IBRAM announces the 2nd International Conference on the Amazon and New Economies

At the closing ceremony, the mineral sector reaffirmed its commitment to sustainable development in the region

The Amazon and New Economies International Conference came to an end this Friday (01), in Belém (PA), with news that was greatly celebrated by the event participants: the second edition of the Conference will be held in 2024. The announcement was made by the CEO of the Brazilian Mining Institute (IBRAM), Raul Jungmann, during the closing ceremony.

Excited, Jungmann said that the decision to hold the Conference arose from the idea that it was necessary to embrace the Amazon. “It is not enough to do business, think about productivity and everything else that makes an economic activity exist. At a time when we are all living with the climate crisis, no one can be left out. There’s no point in having the best financial results if we don’t take care of our home.”

The president director of IBRAM also reinforced the public commitment to the living forest, respect for traditional peoples and communities and the reduction of inequality.

The ceremony was also attended by Justice Gilmar Mendes, from the Federal Supreme Court (STF), and Minister Jader Filho, from the Ministry of Cities, and the former Minister of the Environment, Izabella Teixeira.

When highlighting the “challenging task of seeking strategies for the sustainable development of the Amazon”, Gilmar Mendes pointed out as progress the recent decision of the STF to suspend the presumption of legality in the gold trade. “The simplification of the gold purchasing process caused a reduction in supervision of purchase and sale operations, weakening the chain and causing damage to the environment, health and safety of the region’s population, as well as the mining sector.”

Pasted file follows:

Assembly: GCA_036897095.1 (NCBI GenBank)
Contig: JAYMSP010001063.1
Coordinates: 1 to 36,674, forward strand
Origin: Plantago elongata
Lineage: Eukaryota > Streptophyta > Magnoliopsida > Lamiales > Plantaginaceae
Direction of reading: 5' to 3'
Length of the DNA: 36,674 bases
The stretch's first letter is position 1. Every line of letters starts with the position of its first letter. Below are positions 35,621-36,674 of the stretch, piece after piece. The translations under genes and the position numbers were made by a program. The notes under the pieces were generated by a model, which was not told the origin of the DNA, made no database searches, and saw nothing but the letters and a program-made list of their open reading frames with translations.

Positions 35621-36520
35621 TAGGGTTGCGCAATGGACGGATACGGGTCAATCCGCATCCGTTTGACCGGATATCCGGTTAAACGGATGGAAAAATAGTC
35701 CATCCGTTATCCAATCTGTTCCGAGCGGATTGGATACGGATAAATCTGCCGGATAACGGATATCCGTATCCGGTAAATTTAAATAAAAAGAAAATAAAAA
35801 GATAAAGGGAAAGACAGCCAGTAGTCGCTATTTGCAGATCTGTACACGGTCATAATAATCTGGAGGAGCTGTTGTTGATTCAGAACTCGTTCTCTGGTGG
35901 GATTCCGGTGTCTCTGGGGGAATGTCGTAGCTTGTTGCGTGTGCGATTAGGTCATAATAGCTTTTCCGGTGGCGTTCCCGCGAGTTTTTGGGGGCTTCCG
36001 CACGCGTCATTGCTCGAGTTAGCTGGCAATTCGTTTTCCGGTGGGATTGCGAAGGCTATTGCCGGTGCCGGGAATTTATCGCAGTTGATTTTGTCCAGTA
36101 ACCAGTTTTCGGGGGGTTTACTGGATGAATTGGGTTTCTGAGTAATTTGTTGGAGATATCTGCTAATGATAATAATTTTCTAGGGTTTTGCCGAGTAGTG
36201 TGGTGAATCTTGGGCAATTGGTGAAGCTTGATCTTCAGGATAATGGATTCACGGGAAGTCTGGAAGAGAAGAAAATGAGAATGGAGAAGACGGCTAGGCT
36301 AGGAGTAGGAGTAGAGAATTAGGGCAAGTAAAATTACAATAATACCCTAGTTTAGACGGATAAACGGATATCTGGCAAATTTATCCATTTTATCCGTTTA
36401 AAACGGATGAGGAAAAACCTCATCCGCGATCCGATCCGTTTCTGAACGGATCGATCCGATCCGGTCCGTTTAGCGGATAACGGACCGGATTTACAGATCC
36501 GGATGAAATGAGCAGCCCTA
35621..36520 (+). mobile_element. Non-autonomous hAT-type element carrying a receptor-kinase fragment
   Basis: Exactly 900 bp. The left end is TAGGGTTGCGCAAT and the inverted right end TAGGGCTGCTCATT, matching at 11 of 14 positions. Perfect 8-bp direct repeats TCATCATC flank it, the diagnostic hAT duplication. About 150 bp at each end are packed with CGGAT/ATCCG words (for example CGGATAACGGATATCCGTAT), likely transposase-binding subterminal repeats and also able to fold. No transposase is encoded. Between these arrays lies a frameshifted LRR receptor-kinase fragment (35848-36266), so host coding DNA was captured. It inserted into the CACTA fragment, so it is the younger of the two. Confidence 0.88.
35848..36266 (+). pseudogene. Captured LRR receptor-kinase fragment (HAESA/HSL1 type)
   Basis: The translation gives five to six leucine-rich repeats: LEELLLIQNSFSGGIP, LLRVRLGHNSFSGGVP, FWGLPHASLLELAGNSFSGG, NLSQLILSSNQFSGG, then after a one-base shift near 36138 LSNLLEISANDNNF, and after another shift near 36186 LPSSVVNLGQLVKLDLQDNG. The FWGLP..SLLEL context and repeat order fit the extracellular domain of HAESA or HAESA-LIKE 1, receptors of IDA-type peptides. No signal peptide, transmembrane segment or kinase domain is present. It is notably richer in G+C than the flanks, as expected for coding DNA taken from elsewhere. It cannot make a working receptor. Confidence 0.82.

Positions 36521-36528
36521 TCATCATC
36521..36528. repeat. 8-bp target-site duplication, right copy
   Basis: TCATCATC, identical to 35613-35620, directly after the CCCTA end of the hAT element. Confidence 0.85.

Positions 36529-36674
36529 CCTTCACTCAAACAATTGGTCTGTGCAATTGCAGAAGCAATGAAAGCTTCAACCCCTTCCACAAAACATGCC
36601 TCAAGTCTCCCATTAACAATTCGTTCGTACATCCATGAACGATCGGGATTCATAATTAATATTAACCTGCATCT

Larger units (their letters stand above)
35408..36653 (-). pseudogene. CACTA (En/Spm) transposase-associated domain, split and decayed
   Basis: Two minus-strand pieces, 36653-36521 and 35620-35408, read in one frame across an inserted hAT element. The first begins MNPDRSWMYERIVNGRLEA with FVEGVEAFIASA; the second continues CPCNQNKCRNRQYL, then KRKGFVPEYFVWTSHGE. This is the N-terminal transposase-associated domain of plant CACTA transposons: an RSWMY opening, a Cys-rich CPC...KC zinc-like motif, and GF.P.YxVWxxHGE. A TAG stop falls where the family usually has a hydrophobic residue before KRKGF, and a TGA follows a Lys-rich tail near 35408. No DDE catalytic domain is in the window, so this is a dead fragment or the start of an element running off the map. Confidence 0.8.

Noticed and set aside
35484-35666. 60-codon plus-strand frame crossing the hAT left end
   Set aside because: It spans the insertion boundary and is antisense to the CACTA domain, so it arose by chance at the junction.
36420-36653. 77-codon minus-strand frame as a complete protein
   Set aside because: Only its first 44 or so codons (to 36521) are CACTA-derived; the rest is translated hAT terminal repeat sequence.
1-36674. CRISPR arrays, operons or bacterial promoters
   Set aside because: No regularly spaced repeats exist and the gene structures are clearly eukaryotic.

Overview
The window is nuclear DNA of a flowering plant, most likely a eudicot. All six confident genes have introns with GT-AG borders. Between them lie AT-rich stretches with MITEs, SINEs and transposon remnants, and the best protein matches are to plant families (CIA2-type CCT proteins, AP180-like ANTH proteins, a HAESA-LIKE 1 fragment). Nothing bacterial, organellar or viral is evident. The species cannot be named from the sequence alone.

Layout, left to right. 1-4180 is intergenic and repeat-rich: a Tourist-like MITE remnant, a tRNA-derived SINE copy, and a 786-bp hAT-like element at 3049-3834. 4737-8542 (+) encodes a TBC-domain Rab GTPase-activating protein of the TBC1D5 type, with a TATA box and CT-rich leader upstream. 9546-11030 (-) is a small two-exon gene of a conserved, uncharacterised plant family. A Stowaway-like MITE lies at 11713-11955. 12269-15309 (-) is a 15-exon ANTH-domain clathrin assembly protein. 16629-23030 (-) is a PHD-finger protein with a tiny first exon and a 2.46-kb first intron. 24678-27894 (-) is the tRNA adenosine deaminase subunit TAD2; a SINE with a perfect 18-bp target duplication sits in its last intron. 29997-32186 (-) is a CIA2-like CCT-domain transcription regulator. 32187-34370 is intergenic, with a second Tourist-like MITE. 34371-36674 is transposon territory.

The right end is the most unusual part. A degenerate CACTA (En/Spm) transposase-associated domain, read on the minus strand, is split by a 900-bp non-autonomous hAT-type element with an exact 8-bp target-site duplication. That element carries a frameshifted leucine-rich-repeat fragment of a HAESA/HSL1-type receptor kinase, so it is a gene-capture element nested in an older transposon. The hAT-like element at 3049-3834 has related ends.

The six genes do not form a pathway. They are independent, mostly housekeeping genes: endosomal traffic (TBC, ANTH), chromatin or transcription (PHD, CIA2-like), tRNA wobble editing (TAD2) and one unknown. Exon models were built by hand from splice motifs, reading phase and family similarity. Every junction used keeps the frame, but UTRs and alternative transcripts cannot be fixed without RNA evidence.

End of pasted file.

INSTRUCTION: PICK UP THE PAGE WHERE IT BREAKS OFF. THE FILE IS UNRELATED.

A native of Pará and knowledgeable about the Amazonian reality, Minister Jader Filho highlighted the federal government’s commitment to tackling the climate crisis. “We are not going to escape responsibility, but we want to understand whether rich countries know what their responsibility is in this confrontation. We have heard many promises, but when will they come true?”

The minister also highlighted the existence of 30 million inhabitants of the Brazilian Amazon, “people who want quality jobs and cities that offer quality of life”. According to the minister, “it is necessary to understand that the solution involves the people who live here, and that the majority of them live in the city”.

Former minister Izabella Teixeira celebrated the event in the capital of Pará. “Brazil doesn’t know Brazil. Holding a conference like this here means projecting not only the Amazon, but Brazil for Brazil.” She also celebrated the success of the event. “Many people didn’t believe it would work and disembarked, but many more people embarked. The debates were very rich and the results are impressive”.

The last speech of the Conference was made by the host, the governor of Pará, Helder Barbalho. “The photography of this event demonstrates a paradigm shift. For the first time, mining, not in isolation, but collectively, dialogues and builds. The sector seeks to open itself to dialogue with society and embraces the role of promoting strategies and initiatives that can build economic solutions for the Amazon.”

Finally, Barbalho stated that it is no longer possible to accept that Pará, with great relevance for the construction of the Brazilian GDP, continues to face so many social challenges. “We need to reconcile economic and natural wealth with social wealth, and bioeconomy can be the way to achieve this.”

About the Conference

The Amazon and New Economies International Conference is promoted by the Brazilian Mining Institute (IBRAM), a non-profit organization that brings together more than 130 companies and institutions that work in the Mineral sector and are committed to protecting the Amazon. IBRAM and its members are committed to innovations in the sector and to disseminating the best business and environmental practices.

The event brings together representatives of the peoples of the forest, civil society, academia, the public and private sectors in the capital of Pará to address issues involving the environment, the economy and sustainable development.

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